Things That Matter

#TheWorldReopenedAnd Is Highlighting All The Ways We Are Failing In Our Response To COVID-19

The COVID-19 pandemic is still spreading across the U.S. with several states seeing significant spikes. Globally, some regions and countries have had to reinstitute lockdowns and travel bans to tamp down outbreaks. After almost four months of isolating and staying home, people are being allowed back out with restrictions and it isn’t going super great.

Twitter users let their feelings be known about the recent reopings using #TheWorldReopenedAnd.

There is a big debate raging in the U.S. about the use of facial masks. At some point, the facial mask was politicized leading to people on the right claiming that the mask violates their rights. Meanwhile, health experts around the world have stated that wearing facial masks is the best way to stop the spread of COVID-19.

There are a lot of people on social media who just don’t trust the general public right now.

With some states and cities reopening, the cases have started to once again spike in the U.S. California, Texas, Colorado, Arizona, and Florida has seen spikes great enough to start rolling back some of the reopenings that have happened in their states. The most common places reclosed are bars and nightclubs. Bars and nightclubs are considered as dangerous for COVID-19 spread as gyms.

The numbers are all trending poorly for a majority of states.

According to The New York Times, new coronavirus cases are increasing in 35 states. Some of the worst spikes are coming from states that have rushed reopenings ahead of their previous plans. The U.S. recorded more than 45,000 new cases on June 26 and more than 39,000 on June 30.

As the country reevaluates its reopening, without a national plan in place, Americans favor science leading the charge.

According to a poll by The New York Times, a majority of voters trust medical experts and the Centers for Disease Control and Prevention (CDC) over President Donald Trump when it comes to the coronavirus. Eighty-four percent of all voters surveyed by The New York Times said they trust medical experts when it comes to information on COVID-19. Alternately, 26 percent of voters trust President Trump for information. The numbers show an overlap in those who trust both medical experts and President Trump. Support for President ran on part lines as 66 percent of Republican voters trusted President Trump while 4 percent of Democrats and 21 percent of Independents trust President Trump.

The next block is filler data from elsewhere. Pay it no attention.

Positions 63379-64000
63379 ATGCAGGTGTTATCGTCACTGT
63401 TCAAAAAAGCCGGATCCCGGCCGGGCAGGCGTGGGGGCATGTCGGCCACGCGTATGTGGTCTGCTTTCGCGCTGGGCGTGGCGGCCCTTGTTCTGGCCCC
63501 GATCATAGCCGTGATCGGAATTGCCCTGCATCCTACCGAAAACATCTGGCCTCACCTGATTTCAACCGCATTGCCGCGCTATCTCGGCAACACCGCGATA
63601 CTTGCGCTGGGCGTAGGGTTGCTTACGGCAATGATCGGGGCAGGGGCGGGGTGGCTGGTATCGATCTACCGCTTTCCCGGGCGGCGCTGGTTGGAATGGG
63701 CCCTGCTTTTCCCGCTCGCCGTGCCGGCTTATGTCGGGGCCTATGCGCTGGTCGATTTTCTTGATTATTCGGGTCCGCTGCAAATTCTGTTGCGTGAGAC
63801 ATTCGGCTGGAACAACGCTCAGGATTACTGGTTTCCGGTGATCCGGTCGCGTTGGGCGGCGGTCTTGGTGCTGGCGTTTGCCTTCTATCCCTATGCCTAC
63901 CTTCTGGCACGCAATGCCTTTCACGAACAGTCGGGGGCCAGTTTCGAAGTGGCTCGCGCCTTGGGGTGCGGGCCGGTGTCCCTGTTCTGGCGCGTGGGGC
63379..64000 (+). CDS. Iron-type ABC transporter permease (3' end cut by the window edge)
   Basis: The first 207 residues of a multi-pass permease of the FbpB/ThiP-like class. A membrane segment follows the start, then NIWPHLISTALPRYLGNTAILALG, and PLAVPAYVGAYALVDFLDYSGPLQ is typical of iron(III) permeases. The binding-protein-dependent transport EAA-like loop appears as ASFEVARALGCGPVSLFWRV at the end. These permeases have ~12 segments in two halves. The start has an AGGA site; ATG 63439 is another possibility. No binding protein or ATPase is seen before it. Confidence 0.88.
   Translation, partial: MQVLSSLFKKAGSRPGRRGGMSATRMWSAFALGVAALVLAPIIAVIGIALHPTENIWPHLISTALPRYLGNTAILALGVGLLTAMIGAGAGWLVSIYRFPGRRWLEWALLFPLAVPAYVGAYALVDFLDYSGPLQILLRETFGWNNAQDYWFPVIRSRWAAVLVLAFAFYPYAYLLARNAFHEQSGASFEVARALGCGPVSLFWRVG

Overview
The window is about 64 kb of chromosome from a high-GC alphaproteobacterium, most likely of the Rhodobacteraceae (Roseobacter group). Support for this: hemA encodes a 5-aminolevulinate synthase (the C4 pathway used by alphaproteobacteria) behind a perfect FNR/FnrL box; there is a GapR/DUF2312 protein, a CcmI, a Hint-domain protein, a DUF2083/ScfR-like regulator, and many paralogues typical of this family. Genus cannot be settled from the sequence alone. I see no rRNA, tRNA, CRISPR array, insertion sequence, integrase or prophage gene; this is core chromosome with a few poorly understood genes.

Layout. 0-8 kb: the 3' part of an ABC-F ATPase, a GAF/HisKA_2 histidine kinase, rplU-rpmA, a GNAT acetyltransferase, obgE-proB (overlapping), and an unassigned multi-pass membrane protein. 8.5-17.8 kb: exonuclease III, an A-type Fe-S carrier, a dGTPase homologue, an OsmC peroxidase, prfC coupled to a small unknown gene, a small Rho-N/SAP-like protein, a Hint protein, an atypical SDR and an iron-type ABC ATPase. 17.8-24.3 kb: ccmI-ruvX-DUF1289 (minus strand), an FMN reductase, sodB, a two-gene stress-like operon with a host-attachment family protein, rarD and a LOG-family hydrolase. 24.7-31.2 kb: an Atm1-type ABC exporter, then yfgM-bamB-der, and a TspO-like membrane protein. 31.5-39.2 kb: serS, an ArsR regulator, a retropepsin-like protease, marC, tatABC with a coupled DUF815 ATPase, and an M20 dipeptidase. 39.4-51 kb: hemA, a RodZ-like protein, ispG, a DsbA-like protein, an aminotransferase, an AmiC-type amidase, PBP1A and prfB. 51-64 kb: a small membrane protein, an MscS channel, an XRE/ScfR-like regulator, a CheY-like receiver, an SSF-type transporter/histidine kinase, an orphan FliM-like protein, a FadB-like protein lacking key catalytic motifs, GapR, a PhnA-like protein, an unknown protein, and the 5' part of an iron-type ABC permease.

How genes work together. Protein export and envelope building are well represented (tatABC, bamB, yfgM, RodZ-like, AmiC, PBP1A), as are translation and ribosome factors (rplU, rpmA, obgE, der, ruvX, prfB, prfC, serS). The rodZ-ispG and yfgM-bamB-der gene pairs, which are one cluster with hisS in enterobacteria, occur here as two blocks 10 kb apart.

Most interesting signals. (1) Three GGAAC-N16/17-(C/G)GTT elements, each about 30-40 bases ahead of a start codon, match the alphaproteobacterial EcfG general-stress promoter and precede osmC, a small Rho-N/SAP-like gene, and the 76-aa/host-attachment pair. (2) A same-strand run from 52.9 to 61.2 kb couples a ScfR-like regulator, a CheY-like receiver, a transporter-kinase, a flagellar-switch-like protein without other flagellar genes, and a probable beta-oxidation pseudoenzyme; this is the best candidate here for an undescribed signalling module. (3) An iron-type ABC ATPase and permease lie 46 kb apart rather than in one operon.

On a different note, some people are convinced that the end of the quarantine released an eager populations of Karens loose.

As the lockdowns have eased, there have been more social media videos of people acting out. How are you feeling about the current reopenings?

READ: Court Orders ICE To Release Children In Their Custody As COVID-19 Tears Through Detention Centers

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As The U.S. Expands Vaccine Eligibility Here’s What You Need To Know

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As The U.S. Expands Vaccine Eligibility Here’s What You Need To Know

Sean Gallup/Getty Images

Starting today, everyone 16 and older can get in line for the Coronavirus vaccine. This is a huge milestone that has been months in the making after a very ambitious plan by the Biden administration.

But with the Johnson & Johnson vaccine still on pause, many have been wondering what the vaccine program will look like – especially since nearly everyone is now eligible to receive a shot in the arm.

As of Monday, anyone 16 and over is technically eligible to receive the Coronavirus vaccine.

On Monday, every state in the U.S. expanded its vaccine eligibility to include all adults over the age of 16, meeting President Biden’s deadline which he established two weeks ago.

The country is now administering 3.2 million doses a day on average, and half of all adults have now received at least one dose. Additionally, 84.3 million people have now been fully vaccinated against the disease. These are truly encouraging figures in the fight against the pandemic but a lot of uncertainty remains.

Ok but can I get a shot?